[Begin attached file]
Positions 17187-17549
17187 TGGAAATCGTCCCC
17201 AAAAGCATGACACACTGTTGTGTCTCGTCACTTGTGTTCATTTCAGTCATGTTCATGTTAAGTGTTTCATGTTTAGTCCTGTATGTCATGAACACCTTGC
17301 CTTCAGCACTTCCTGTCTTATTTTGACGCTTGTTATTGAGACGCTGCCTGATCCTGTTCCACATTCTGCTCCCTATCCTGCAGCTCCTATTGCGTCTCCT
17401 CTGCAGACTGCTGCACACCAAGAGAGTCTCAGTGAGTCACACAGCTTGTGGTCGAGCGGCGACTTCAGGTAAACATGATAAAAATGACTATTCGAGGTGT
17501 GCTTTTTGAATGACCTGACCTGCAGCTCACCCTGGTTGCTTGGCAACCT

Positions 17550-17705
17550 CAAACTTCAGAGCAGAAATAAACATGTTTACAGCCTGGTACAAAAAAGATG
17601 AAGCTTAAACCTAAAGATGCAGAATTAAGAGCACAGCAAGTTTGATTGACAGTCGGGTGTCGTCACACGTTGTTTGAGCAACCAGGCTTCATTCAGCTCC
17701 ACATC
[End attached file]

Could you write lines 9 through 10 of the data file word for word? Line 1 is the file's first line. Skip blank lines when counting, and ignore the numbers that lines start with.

17601 AAGCTTAAACCTAAAGATGCAGAATTAAGAGCACAGCAAGTTTGATTGACAGTCGGGTGTCGTCACACGTTGTTTGAGCAACCAGGCTTCATTCAGCTCC
17701 ACATC